Monday, September 19, 2011

10 Tips to Sucessfully Cloth Diaper

Cloth diapering, like most parenting endeavors takes practice and time to get into a routine. Especially if you have been using disposable diapers for the first 6 months of your babies life. But it can be done! And I'll try to help you make it as painless as possible.


  1. Have an ample stash. On the Cloth Diaper 101 section of my store, I recommend that new to cloth users have a minimum of two dozen cloth diapers. That's 24 diapers. But more is better than not enough. There will come a day where you forget to do laundry and you end up having to wrap your baby in a tea towel while you get the laundry done. Okay, maybe not that extreme, but if you have a couple extra diapers you will likely not run into a situation like that.
  2. Don't put all your eggs in one basket. All the different styles and brands of cloth diapers can seem overwhelming, but the myriad of choices out there is actually a good thing. And you will find that having a variety of diapers in your stash comes in handy, so don't go out and buy all one brand or style. Prefolds are great for over nights, all-in-ones are the perfect daycare diapers, and fitteds are super cute and super absorbent. One brand may be too big right now, but may fit perfect later.
  3. Use the right accessories. It may be hard to gauge what the right accessories are for you. But once you take the plunge into cloth, you will very quickly figure it out. If you don't like shaking poo into the toilet, you will probably really enjoy biodegradable/flush-able liners. Little things like that make all the difference.
  4. You don't need every accessory on the market. Not everyone uses a diaper sprayer and not everyone uses wet-bags. So don't add unnecessary cost to your investment in cloth diapering by buying the newest and coolest gadget that is claiming to make diapering easier. Use common sense, if it seems like something you would actually use, then go for it.
  5. Quality is everything. I know this is a touchy subject for some, but I highly recommend all new or new-to-cloth parents choose brands with high quality feedback ratings, or a brand known for it's quality. Instead of opting for the cheapest diaper you can find. Not only are these diapers not always the best choice for your family, but they can also come with other problems like poor workmanship and questionable labor. 
  6. It doesn't have to cost a lot up front. Yeah, sure you're online or in the store right now, you're adding everything you need to your cart, and then you see the total $$$. To make cloth diaper purchases less of a sticker shock, wait until your favorite stores are having a sale and buy a bunch, then stock up over time. Buy 1-2 diapers every time you get paid before baby comes, or use cloth part time with disposables if your baby is already here.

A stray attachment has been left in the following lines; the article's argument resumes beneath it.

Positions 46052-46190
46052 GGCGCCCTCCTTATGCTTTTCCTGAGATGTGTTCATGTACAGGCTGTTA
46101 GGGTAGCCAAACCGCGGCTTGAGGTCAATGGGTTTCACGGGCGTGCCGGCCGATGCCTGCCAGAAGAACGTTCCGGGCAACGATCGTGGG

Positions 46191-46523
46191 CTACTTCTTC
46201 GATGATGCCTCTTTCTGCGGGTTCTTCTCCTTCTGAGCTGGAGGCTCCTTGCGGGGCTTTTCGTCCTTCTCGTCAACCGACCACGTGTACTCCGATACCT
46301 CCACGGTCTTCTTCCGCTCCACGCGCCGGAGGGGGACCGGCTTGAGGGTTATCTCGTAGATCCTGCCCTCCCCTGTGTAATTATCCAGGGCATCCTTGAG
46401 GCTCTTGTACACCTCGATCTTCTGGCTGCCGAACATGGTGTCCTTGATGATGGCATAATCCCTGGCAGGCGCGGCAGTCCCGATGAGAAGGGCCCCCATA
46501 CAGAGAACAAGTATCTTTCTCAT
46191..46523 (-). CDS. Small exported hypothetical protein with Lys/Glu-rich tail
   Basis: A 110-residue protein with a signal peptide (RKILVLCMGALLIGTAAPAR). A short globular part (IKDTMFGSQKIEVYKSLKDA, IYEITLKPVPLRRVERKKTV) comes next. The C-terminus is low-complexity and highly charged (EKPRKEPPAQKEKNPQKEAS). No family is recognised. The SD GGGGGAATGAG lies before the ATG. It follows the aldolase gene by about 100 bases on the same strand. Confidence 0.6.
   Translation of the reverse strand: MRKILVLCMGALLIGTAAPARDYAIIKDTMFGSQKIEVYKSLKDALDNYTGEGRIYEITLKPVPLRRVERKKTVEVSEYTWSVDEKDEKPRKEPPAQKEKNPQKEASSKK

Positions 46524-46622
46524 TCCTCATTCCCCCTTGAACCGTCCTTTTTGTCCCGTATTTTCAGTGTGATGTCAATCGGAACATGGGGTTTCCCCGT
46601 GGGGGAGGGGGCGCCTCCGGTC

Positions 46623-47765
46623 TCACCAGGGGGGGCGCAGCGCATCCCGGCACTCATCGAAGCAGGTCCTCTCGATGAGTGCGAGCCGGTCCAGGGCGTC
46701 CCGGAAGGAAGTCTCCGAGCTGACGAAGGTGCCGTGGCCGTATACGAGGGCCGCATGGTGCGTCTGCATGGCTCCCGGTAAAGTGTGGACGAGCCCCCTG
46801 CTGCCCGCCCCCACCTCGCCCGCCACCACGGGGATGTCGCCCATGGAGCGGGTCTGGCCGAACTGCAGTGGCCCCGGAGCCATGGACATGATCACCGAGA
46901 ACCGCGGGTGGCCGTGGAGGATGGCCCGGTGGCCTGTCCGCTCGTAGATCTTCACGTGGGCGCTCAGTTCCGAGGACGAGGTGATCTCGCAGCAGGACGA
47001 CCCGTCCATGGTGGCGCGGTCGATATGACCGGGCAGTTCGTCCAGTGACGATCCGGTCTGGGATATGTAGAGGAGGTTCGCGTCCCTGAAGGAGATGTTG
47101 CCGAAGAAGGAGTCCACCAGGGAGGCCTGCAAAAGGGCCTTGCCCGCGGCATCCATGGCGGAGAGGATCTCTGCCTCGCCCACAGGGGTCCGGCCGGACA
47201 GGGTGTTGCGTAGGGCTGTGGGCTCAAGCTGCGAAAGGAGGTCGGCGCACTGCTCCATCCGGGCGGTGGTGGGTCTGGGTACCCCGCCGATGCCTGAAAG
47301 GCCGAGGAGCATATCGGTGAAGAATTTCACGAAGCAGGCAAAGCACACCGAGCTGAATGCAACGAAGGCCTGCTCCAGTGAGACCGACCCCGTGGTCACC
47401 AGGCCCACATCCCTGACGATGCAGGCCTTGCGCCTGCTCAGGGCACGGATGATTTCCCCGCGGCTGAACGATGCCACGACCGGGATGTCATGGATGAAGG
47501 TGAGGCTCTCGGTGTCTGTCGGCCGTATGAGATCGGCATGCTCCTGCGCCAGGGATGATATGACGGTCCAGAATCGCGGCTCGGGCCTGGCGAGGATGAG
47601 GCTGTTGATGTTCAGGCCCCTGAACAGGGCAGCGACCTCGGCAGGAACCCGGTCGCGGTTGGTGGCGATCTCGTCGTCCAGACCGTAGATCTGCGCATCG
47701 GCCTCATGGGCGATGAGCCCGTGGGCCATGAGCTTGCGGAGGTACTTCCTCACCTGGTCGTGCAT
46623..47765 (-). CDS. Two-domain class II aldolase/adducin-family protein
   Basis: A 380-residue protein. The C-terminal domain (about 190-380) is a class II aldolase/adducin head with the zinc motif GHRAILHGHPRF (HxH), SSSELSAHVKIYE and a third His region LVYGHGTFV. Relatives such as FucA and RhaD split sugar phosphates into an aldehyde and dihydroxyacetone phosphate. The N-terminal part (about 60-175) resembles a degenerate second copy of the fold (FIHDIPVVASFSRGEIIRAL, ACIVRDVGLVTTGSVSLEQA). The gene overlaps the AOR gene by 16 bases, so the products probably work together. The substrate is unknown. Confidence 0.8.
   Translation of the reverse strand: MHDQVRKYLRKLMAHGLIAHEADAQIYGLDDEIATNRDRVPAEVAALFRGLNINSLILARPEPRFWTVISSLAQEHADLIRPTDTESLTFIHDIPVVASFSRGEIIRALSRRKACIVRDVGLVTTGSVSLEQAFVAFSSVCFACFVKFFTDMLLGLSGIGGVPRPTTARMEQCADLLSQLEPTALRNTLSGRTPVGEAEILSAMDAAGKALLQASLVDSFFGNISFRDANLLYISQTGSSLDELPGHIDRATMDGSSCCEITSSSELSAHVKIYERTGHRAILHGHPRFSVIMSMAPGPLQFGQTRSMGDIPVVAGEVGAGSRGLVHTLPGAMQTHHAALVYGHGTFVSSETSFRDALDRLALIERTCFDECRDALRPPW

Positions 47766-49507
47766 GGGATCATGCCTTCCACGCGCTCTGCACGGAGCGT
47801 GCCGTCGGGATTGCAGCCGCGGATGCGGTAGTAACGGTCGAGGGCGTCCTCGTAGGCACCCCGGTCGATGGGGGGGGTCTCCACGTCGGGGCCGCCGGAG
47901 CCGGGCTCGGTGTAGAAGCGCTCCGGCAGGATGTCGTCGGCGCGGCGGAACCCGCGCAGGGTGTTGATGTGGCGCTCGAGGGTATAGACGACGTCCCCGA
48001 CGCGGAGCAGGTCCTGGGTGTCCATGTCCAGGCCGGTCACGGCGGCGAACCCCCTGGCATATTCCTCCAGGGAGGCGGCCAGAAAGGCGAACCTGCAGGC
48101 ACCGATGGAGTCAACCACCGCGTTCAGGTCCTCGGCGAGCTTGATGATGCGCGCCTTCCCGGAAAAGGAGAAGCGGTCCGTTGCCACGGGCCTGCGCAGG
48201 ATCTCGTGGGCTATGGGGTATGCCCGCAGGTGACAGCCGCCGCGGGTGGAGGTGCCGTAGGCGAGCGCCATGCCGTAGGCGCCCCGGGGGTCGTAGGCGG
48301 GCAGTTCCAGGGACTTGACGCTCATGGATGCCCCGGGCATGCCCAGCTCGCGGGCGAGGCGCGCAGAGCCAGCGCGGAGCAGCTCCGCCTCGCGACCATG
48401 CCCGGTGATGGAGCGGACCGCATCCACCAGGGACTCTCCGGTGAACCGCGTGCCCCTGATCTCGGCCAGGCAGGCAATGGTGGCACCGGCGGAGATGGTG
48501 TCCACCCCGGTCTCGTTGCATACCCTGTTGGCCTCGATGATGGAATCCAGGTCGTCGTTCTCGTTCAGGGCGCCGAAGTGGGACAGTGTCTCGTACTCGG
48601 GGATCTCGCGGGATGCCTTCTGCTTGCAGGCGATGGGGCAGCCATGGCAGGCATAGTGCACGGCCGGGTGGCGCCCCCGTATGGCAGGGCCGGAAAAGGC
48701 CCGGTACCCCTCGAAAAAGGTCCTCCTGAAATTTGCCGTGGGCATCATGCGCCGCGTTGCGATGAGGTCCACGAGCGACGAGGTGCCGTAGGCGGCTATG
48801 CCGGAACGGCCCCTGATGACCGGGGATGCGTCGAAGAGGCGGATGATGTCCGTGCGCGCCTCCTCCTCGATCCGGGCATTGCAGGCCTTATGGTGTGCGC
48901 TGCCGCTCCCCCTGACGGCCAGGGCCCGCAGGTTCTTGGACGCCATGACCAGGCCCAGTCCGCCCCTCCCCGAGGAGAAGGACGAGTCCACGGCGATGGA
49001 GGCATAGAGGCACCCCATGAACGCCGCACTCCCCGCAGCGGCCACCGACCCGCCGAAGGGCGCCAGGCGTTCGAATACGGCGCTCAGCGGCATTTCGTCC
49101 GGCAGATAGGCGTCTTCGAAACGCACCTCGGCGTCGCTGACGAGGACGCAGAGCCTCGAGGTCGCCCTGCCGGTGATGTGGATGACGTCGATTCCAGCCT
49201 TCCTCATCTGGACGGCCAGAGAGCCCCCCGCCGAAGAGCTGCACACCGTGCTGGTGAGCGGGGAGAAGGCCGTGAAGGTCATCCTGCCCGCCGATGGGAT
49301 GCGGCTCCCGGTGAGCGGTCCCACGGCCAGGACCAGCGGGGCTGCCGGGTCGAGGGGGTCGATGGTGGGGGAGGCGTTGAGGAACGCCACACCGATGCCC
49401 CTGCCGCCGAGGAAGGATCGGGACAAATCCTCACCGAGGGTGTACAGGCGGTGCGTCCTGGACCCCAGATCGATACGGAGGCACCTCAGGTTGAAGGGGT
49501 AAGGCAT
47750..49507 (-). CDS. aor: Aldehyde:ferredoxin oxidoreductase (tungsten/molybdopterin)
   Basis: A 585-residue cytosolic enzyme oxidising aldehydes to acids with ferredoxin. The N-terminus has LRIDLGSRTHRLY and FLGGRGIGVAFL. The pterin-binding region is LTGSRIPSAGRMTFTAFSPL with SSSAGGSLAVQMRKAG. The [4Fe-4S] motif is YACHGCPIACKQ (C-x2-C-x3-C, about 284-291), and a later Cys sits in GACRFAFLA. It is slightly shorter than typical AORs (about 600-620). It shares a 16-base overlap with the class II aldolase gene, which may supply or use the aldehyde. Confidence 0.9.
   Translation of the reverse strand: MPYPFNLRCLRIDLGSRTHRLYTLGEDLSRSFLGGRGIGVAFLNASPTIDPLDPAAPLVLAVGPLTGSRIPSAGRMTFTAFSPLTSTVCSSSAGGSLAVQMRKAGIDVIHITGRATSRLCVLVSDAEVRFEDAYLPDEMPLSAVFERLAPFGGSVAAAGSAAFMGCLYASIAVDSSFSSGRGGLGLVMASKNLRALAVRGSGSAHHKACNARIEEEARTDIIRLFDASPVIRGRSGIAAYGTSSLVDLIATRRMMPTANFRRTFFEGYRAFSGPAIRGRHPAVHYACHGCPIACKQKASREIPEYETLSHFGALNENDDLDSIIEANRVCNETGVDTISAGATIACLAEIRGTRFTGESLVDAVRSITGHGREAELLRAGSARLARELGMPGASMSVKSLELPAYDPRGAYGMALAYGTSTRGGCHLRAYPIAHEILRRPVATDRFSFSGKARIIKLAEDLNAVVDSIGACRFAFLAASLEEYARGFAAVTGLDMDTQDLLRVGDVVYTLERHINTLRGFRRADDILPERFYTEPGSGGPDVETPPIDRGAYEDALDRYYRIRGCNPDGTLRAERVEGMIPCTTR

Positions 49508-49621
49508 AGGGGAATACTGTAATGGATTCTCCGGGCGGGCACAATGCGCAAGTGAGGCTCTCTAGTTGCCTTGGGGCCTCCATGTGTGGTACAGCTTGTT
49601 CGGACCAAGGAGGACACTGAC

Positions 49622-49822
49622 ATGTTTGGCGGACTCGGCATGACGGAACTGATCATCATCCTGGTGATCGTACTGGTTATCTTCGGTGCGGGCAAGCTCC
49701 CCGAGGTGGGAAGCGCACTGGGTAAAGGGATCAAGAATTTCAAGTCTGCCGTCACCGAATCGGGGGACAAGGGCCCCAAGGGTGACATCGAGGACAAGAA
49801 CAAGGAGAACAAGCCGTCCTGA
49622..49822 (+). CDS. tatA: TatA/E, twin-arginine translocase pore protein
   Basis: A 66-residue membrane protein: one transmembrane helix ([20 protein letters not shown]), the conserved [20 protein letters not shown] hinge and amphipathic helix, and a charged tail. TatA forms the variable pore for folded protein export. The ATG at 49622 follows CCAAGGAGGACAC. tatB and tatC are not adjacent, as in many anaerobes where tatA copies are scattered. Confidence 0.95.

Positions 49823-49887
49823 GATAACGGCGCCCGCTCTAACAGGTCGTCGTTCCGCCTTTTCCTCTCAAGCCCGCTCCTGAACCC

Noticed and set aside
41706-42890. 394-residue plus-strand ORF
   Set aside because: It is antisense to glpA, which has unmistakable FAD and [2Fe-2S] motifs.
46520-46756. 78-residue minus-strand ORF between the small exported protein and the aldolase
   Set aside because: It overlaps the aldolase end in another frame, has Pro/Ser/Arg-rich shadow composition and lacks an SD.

7. Detergent doesn't have to be confusing. I have at least one mom emailing me everyday asking about detergent. What should I use? How much? Is this brand okay? Honestly, when it comes to detergent, everyone has a different brand they like for different reasons. I recommend taking a look at the awesome detergent chart from The Diaper Jungle. But at the end of the day, staying away from surfactants, chemicals and strong scents will be your best bet in the detergent battle. Also, it doesn't have to be a cloth diaper specific detergent.
  8. Do not fear the laundry. There are some crazy myths about cloth diaper laundry these days. A lot of it has to do with disposable marketing, and also with the fact that diaper laundry hasn't always been as easy as it is for our generation. Laundering cloth diapers is no different and no more work than the rest of your laundry. Really. It's that easy.
  9. It's okay dual-wield. And by that I mean, it's okay to use disposables AND cloth at the same time. Many parents ask me if I ever use disposables now that I've been using cloth for so long, and honestly, no I don't. But I do use disposables for camping or traveling long distances where I don't know if there will be laundry services. I know many parents who use sposies at night or at day care, and it's no big deal. You don't have to sign a pledge saying you will ONLY use cloth diapers. Disposables have their time and place too, and if you need a break from doing ALL laundry for a few days, throw a disposable on your kiddo.
  10. Problems come and problems go. Just like with disposable diapers, you're going to have issues. With disposables I find there are many more poo-splosions and much more diaper rash. With cloth diapers it's a whole different set of problems, like wicking or repelling or improper fit. But don't give up! Problem solving is part of being a parent, and asking for help if you need it is okay. The small business owner, or work-at-home-mom you bought your diapers from will be more than happy to help you, I know it!
At the end of the day it's your choice. But at the risk of sounding like a broken record, try to make an informed decision. Cloth diapering is no more harder or more work than disposable diapers, I cannot stress that line enough.

4 comments:

  1. Hi, just found you through Bloggy Moms, I'm a new follower
    maybe you can visit if you have some time at
    http://recupefashion.blogspot.com

    ReplyDelete
  2. I'm obsessed with cloth diapering!

    xo,
    Amy

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  3. That's great Amy...It's really addicting isn't it? All the cute styles and prints..ahh I have TOO many cloth diapers in my stash. :P

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  4. Found you through MBC and now following. Would love a follow back.
    http://addilu.com
    Thanks!

    ReplyDelete